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Clinical trial

Sevelamer in Proteinuric CKD (ANSWER)

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Last updated:15th Oct 2013
In a post-hoc analysis of 331 patients with proteinuric chronic nephropathies included in the Ramipril Efficacy In Nephropathy (REIN) trial, increasing serum phosphate levels at inclusion, even within the normal reference range, were associated with an incremental risk of progression to End Stage Renal Disease (ESRD). Moreover, increasing levels of serum phosphate were associated with a progressively decreasing protective effect of ramipril therapy against progression to ESRD, to the point that the benefit of Angiotensin-Converting-Enzyme (ACE) inhibition was almost fully lost among patients with serum phosphate levels exceeding 4.5 mg/dL. This finding provided convincing evidence that phosphate plays a direct pathogenic role in patients with progressive nephropathies and that excess phosphate exposure may limit or even blunt the renoprotective effect of ACE inhibitor therapy in this population. Sevelamer carbonate is a newly approved phosphate binder for chronic kidney disease (CKD) patients not yet on maintenance dialysis. Treatment with Sevelamer, in addition to correct hyperphosphatemia, was also found to ameliorate abnormalities of the mineral metabolism associated with accelerated renal disease progression and increased cardiovascular risk. Moreover, Sevelamer therapy reduces proteinuria in an animal model of uremia, an effect that in the long term might translate into significant renoprotection. These findings suggest that serum phosphate might be a specific target for renoprotective therapy in CKD patients and provide the background for randomized clinical trials to formally test whether reducing phosphate exposure by phosphate binding agents may serve to optimize the renoprotective effect of RAS inhibition in this population. Thus, whether phosphate reduction by Sevelamer carbonate therapy may have a specific antiproteinuric effect in humans with chronic nephropathies and residual proteinuria despite optimized RAS inhibitor therapy is worth investigating.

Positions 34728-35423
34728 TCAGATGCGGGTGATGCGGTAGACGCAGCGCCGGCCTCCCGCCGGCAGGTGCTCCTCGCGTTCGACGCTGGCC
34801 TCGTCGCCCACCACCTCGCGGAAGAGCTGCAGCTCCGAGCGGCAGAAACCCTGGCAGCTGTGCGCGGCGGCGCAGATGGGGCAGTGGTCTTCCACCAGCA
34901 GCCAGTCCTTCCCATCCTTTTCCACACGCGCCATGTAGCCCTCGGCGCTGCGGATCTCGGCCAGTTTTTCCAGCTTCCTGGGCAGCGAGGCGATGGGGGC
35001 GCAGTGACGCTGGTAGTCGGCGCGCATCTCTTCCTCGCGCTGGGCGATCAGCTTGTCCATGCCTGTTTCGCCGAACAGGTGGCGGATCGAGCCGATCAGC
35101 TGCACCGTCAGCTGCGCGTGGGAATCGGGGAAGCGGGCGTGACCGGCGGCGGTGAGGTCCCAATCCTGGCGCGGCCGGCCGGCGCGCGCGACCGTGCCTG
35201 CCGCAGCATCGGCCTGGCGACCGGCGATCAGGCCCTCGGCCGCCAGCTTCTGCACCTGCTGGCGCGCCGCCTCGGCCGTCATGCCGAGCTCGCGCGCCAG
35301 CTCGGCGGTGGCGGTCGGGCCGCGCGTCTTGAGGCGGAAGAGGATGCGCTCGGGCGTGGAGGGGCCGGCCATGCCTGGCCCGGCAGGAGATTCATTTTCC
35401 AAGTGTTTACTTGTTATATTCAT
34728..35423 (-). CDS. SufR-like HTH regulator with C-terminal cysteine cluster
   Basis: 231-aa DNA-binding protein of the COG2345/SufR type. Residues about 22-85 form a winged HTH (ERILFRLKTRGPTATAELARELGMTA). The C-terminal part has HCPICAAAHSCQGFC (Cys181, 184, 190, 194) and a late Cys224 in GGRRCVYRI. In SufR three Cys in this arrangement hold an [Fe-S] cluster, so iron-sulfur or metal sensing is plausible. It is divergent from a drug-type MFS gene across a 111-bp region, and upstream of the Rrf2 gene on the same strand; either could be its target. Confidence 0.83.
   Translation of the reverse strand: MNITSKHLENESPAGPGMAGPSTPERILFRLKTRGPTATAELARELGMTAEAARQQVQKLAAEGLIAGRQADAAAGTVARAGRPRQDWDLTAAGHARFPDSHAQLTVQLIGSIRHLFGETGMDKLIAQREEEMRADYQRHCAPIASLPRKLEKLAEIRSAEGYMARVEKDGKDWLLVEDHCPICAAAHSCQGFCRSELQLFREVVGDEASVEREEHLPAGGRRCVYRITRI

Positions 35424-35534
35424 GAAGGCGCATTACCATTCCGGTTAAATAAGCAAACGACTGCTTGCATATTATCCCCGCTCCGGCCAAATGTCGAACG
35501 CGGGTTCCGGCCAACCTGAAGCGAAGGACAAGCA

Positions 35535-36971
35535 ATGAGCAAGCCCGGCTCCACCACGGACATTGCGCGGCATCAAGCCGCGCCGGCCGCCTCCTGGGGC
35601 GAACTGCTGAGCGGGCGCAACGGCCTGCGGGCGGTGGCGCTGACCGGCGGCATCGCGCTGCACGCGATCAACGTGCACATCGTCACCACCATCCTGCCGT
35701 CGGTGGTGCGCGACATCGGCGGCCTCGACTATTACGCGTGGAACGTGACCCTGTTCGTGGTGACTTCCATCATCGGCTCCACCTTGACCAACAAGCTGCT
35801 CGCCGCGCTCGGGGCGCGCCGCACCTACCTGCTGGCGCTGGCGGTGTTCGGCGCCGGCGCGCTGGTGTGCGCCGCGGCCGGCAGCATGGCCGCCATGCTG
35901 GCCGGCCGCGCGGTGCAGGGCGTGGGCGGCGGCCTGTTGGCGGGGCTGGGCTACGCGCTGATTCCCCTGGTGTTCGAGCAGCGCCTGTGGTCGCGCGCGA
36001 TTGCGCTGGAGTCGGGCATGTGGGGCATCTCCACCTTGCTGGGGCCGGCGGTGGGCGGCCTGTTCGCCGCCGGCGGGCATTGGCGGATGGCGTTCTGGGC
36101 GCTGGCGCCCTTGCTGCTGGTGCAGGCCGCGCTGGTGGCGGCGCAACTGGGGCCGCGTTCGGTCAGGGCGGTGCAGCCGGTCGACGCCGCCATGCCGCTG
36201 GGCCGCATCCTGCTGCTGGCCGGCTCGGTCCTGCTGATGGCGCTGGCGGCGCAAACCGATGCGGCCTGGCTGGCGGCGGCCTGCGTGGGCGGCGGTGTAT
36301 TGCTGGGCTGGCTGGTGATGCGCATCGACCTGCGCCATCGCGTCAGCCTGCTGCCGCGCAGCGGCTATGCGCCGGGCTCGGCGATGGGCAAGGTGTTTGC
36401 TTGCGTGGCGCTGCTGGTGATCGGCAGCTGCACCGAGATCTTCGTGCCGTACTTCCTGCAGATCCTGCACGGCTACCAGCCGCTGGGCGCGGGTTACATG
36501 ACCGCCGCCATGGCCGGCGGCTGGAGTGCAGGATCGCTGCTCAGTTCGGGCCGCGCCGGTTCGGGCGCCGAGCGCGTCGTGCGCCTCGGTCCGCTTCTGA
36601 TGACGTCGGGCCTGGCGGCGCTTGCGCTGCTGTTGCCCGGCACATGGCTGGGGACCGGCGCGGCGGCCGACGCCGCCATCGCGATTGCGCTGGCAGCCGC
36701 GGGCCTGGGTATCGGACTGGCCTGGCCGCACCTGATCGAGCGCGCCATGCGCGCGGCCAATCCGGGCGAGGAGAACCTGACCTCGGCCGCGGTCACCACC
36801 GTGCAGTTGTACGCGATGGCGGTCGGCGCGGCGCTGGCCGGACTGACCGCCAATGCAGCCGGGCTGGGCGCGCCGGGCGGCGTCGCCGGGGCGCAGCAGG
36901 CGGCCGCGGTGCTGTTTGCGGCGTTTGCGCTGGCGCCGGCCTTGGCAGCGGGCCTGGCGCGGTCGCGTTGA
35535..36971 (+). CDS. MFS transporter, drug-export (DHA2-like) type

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Study start date 2013-10-15

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